Little Willow [userpic]

Interview: Leslie Stella

March 12th, 2013 (06:41 pm)
artistic

Current Mood: artistic
Current Song: The Once and Future Podcast with Anton Strout and Christopher Golden

I recently made the acquaintance of Leslie Stella, a novelist, journalist, and former magazine editor whose newest book, Permanent Record, is her first release in the Young Adult market. This story of a bullied Iranian-American teenager has caught the eye of many a reviewer (hello, Liz at Tea Cozy and School Library Journal!) Its serious tone is a stark contrast from her previous comedic novels, which were written for adults. Many thanks to Leslie for talking to me about her books and for encouraging kids and adults alike to stop bullying and start listening.

When did the idea for Permanent Record first take hold in your mind? How long did it take to get it from brain to paper (or computer), then from first draft to final draft?

It first emerged as adult fiction about ten years ago. I wrote the book with the same setting (a Chicago private school) and many of the same characters, but from the perspective of a teacher who no longer appears in the book. Bud, the protagonist in Permanent Record, appeared in that version, but as a supporting character. That version didn’t work for a variety of reasons, so over the years and in between other projects, I rewrote it twice. Third time was the charm. I realized what I had liked about the earlier versions were not the adult characters and their arcs, but the teens. When I gave the story to Bud, it all came together.

Did you ever reinvent yourself, as a teenager or as an adult?

Not really. I’m generally the same person on the inside that I was as a kid, a direct result of that one-two punch of growing up weird and shy.

Did you feel like an outsider in high school?

I felt like an outsider in elementary school and junior high, but not high school. My high school was an all-girls school, and removing boys—and perhaps the kinds of girls who were overly focused on boys—helped tremendously in terms of me fitting in. I was not bullied to the extent Bud was, but I had my share of cruelty handed to me in junior high from girls who stalked me and made a game of ostracizing me. Crippling shyness and being known for being strange didn’t help, but on the other hand I didn't have to deal with a physical or mental issue that would call up daily sh!tstorms of abuse. But there are children who have those issues, and who do endure that kind of daily abuse. I was lucky because many of the girls in my high school classes were nerdy like me and didn’t expect a high "coolth" quotient from anyone else.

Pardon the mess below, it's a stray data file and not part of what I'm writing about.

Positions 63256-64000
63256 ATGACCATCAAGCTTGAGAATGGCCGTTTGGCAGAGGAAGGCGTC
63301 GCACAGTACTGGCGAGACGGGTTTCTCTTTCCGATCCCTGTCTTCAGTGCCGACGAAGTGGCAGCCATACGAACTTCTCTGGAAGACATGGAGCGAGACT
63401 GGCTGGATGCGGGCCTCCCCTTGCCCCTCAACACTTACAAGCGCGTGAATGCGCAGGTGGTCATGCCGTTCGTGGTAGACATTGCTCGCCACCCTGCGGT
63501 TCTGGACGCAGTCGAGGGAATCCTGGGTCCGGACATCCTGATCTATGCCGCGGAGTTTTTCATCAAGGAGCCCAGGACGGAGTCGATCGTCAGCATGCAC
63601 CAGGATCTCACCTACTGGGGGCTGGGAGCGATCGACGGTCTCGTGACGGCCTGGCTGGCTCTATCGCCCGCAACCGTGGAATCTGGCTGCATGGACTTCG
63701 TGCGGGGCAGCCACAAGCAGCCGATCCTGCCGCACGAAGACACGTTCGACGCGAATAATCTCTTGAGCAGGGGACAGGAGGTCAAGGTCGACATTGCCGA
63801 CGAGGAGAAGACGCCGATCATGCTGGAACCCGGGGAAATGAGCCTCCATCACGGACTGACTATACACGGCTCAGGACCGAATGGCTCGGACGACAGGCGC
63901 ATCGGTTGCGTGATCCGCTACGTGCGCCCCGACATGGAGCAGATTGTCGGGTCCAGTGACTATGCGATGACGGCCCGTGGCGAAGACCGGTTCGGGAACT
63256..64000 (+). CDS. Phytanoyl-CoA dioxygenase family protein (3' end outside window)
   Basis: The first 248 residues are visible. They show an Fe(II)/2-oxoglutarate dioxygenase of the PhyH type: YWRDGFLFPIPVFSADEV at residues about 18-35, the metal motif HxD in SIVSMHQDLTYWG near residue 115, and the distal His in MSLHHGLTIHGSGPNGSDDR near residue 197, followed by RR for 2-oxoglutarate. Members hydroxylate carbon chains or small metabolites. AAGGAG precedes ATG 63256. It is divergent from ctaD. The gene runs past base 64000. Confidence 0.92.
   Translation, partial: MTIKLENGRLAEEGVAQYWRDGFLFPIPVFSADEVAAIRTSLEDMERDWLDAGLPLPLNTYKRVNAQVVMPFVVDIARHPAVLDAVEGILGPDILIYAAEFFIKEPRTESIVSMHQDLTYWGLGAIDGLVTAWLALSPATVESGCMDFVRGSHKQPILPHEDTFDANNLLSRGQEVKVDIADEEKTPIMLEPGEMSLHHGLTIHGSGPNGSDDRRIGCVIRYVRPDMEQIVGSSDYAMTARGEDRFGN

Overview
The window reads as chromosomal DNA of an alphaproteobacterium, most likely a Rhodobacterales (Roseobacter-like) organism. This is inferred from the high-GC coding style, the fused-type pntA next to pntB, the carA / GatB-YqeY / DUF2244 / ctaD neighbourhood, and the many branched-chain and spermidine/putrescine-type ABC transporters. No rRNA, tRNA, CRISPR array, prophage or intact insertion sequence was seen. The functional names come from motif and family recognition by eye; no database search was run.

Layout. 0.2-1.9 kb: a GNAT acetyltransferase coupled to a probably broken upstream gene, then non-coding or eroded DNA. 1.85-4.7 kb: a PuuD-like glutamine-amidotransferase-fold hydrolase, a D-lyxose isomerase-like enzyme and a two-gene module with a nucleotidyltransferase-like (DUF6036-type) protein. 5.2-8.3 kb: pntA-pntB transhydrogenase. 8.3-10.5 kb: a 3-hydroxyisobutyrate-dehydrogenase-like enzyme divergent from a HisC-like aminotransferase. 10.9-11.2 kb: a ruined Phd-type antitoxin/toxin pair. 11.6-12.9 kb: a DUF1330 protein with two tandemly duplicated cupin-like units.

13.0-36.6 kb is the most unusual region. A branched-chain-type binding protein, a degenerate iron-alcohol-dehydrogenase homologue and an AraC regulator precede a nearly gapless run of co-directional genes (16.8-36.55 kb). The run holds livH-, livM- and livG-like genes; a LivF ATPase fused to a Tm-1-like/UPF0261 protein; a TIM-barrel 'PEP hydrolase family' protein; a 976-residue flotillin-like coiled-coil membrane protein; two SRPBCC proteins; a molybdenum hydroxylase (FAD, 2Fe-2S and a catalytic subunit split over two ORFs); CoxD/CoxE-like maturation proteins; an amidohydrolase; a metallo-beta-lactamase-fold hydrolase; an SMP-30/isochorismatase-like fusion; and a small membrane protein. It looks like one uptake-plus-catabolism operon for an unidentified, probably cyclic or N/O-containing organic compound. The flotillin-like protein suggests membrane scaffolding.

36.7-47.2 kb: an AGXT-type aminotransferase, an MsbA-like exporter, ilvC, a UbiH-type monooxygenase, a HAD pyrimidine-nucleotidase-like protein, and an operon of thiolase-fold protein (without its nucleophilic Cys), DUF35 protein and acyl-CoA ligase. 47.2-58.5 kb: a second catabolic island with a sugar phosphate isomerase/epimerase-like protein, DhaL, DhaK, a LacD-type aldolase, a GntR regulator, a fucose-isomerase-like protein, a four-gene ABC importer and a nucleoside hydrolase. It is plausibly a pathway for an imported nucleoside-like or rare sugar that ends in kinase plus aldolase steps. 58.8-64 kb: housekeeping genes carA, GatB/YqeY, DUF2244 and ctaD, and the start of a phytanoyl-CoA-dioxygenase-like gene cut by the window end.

How can we help the next generation break the cycle of bullying?

Smaller class sizes and more faculty/adult supervision out of the classroom can make it more difficult for mean children to bully, but I realize our schools are overburdened as it is; advocacy on the part of parents of bullied children may be the answer. Don’t tell a bullied child to “just get over it” or “ignore it,” as my mother told me, because it makes the child feel responsible for fixing a situation that she cannot possibly fix. Certain children can stand up to bullies, but for the most part children are targeted by bullies in the first place BECAUSE they are not the type of children who feel capable of standing up for themselves. Classmates began calling my house in seventh grade, threatening me and hurling invective over the phone (my punishment because I was friends with another ostracized girl they disliked). I believe if my mother had called their mothers, it would not have happened again. But she told me to ignore it, and it kept happening. So I stopped telling her.

How can we teach tolerance in a real and effective way?

As far as teaching tolerance, it begins in the home of course, but let’s face it: there are just some fundamentally cruel children (and adults) out there. Teaching kindness by example does not always work. In other words, school bullying initiatives need to hold to account bullies and the adults responsible for them.

How did you get your publishing deal with Skyscape/Amazon Children's Publishing?